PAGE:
House prices across England are rising at a faster pace than in London, according to the latest ONS and Land Registry figures.
Traditionally, house prices have risen at a significantly faster pace in London than in the rest of Britain. However, 2016 ended with the average UK house price rising by 7.7 per cent to £236,000, compared to 7.5 per cent in London.
Despite slightly lower growth, the average cost of buying a home in London is still more than double the nationwide average, at £483,000.
London's top-performing boroughs
“The rate of property price growth has been softening, with the capital underperforming the national average for the first time since the financial crisis of 2008," says Rob Weaver, Property Partner's director of investments.
“While prime central London has hit something of a wall, outer London boroughs are still recording double-digit price growth."
Eight of London's 33 boroughs have had price growth of more than 10 per cent in the past 12 months, with the biggest increases in the capital's most affordable borough, Barking and Dagenham. Annual growth of 14.1 per cent has taken average prices to £289,000 in this east London regeneration zone.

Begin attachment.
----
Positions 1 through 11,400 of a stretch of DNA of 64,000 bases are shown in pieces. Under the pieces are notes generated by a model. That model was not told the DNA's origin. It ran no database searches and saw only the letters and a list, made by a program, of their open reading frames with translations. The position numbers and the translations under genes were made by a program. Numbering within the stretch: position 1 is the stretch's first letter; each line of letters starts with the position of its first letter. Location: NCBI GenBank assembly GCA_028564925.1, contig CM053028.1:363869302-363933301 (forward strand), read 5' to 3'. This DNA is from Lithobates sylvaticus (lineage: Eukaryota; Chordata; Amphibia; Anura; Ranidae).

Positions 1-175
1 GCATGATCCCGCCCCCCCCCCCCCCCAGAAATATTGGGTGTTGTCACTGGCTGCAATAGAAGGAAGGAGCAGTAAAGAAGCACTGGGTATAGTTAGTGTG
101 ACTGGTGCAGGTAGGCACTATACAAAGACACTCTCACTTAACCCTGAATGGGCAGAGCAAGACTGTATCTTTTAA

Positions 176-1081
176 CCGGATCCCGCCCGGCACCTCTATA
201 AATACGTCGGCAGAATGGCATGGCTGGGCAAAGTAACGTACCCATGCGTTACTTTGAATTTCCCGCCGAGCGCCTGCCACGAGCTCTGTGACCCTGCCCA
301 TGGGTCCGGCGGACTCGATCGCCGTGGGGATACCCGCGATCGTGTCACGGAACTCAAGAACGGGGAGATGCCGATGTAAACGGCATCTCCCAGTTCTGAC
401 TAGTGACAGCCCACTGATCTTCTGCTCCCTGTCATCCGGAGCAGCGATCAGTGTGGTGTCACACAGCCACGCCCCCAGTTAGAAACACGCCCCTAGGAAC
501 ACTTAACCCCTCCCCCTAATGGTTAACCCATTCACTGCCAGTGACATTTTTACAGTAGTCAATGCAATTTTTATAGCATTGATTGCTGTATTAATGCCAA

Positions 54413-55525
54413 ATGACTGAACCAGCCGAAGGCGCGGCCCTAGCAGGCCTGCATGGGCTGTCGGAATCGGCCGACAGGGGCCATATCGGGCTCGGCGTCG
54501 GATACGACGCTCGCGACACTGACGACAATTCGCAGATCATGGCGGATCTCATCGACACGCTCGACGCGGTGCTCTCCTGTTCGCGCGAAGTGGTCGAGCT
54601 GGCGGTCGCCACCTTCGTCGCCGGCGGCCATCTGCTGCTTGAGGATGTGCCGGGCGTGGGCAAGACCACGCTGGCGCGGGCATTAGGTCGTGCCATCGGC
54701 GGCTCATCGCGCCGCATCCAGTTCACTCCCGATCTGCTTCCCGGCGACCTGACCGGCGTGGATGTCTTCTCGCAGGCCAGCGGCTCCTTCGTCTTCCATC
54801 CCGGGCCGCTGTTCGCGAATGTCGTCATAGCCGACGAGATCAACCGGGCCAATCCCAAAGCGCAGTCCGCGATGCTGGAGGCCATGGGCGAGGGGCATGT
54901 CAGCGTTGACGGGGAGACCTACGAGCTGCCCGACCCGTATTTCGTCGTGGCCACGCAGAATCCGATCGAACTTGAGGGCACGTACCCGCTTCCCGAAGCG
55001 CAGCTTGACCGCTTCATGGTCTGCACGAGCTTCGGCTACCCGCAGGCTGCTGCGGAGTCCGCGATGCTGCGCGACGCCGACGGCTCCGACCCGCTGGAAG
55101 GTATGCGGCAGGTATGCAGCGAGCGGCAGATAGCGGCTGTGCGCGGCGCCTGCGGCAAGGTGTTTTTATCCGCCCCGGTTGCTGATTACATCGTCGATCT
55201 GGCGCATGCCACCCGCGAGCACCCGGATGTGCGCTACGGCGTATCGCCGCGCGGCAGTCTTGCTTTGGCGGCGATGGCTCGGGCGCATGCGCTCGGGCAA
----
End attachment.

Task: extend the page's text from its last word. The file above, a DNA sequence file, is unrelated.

Unsurprisingly, the other areas recording the strongest growth are also some of the most affordable, including the neighbouring east and south-east London boroughs of Havering, Bexley and Newham, where prices average around £350,000.
This highlights the main issue of London's housing crisis - a lack of affordable homes - as underlined in the Government's Housing White Paper, released last week.
“While good news for existing homeowners, this further rise in property prices – at four times the rate of consumer price inflation and more than double average earnings growth – will take home ownership even further out of reach for Generation Rent," warns Richard Snook, senior economist at PwC.
House price forecast for 2017
Since 1996, the main driver of property price growth has been the shortage of suitable homes being built to meet the demands of a growing population. Now, modest pay increases are not keeping up with the rising cost of living, making it extremely difficult for first-time buyers to get on to the property ladder.
"If it becomes impossible to buy, sellers will also take a hit on the price of their home due to a drop in demand," says Rightmove director Miles Shipside.
Snook adds: “The good news for prospective buyers is that we do expect a gradual slowdown in house price inflation in 2017, with our scenarios ranging from between two and six per cent growth."